Public Relations and Persuasion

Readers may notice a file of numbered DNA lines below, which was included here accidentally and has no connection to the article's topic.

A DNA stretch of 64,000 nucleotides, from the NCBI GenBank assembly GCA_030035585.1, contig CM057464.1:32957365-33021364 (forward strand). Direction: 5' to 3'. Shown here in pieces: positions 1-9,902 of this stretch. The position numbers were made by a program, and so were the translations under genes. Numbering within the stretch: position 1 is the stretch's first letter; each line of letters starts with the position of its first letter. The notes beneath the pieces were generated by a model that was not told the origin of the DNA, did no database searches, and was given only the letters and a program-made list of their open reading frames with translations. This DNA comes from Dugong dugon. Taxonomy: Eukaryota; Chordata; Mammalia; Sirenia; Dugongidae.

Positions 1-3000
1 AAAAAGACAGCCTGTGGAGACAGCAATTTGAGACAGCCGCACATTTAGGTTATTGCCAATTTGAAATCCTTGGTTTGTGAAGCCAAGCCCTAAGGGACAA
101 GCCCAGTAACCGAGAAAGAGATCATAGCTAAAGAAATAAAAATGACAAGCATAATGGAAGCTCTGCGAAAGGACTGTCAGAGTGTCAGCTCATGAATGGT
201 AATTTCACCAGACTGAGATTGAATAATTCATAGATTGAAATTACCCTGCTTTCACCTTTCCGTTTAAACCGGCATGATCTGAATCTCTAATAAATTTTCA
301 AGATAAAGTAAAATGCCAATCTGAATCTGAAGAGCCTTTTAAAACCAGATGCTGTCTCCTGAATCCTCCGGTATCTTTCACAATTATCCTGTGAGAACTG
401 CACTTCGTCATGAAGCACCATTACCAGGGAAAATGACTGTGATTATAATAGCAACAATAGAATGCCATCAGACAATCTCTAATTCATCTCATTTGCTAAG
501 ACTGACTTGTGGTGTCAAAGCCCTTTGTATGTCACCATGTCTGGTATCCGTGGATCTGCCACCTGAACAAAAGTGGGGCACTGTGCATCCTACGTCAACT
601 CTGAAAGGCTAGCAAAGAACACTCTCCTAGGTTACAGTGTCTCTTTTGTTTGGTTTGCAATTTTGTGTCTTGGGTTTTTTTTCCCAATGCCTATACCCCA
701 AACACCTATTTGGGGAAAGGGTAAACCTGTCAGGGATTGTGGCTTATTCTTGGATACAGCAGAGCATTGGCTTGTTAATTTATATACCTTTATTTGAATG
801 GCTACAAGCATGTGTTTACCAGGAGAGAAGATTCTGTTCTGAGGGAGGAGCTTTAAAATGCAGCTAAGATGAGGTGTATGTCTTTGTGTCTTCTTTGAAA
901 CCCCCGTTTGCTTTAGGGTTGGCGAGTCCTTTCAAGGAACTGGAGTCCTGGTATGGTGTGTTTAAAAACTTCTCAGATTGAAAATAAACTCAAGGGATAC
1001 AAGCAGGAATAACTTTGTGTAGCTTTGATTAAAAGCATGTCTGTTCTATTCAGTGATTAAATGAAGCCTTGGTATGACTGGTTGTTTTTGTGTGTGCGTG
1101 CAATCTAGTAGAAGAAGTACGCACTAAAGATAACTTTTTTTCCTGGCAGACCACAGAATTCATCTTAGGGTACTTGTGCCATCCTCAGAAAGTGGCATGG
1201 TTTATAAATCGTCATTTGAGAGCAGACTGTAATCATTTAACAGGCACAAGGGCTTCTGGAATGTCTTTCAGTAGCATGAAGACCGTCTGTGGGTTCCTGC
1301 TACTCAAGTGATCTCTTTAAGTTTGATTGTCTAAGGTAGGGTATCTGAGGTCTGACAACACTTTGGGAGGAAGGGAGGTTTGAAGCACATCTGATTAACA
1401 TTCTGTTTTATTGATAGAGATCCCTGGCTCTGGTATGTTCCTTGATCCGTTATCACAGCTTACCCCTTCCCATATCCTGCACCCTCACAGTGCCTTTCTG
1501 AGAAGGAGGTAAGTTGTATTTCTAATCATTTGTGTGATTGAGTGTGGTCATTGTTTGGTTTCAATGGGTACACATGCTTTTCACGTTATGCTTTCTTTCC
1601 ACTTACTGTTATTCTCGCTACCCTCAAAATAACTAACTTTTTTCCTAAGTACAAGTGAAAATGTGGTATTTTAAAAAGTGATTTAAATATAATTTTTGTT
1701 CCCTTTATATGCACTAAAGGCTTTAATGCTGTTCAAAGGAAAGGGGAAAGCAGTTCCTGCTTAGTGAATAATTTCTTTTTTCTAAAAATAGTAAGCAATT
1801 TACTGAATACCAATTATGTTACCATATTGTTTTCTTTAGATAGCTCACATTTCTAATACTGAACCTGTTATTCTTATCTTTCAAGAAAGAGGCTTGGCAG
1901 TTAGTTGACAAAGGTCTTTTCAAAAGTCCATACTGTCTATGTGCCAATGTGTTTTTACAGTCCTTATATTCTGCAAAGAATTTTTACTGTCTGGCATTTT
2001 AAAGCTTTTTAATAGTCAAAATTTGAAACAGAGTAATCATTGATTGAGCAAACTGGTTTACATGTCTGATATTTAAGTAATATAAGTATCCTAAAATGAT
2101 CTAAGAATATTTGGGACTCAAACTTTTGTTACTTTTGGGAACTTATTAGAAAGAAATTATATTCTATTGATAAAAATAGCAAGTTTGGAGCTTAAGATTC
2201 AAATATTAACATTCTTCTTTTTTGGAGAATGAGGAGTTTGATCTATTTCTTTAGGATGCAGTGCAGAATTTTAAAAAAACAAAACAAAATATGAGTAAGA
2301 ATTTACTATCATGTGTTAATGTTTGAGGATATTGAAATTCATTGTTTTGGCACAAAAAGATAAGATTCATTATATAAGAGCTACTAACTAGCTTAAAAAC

1) Read the case carefully and make notes. Peruse the case: Read through the facts, discussion and commentary. Make a brief outline: Who is involved in the case? What ethical dilemmas do they face? Are there any special circumstances that would influence the outcome? Apply an ethical decision-making tool (e.g. the Potter Box (first case study), Doing Ethics or SAD Formula): What are the ethical issues involved? The values? How can those values be applied as principles? What are the loyalties? Who are the stakeholders involved? How would the decision play in the court of public opinion? The ethical decision: Do you agree with the ethical decision, if one was made? What would you have done? What ethical theories can you use to justify your decision? Reformulate the problem: What is the case really about? What ethical issues are central to the problem? What conflicts between ideas, perspectives, or values are involved in deciding what action to take? Whose interests (e.g. public, subject, client, company, journalist, advertiser, PR practitioner) are really at stake? What are the alternatives? What would you have done differently if you were in charge? Did they act in a responsible and ethical manner? Make thoughtful assumptions about the information not available in the case. 2. Now you are ready to write your analysis – two to three typed double-spaced pages minimum. Include answers to the above questions, as well as your own insights. Some questions do not have a right or wrong answer. Credit will be given for answers that demonstrate thoughtful, careful reading of the case, originality, analysis, good writing and neatness. Essays will be evaluated on the basis of both substance and style. Essays should be well organized; written in clear, coherent sentences and paragraphs; follow the common canons of good grammar (complete sentences, no split infinitives, appropriate use of commas, etc.); use only correctly spelled words.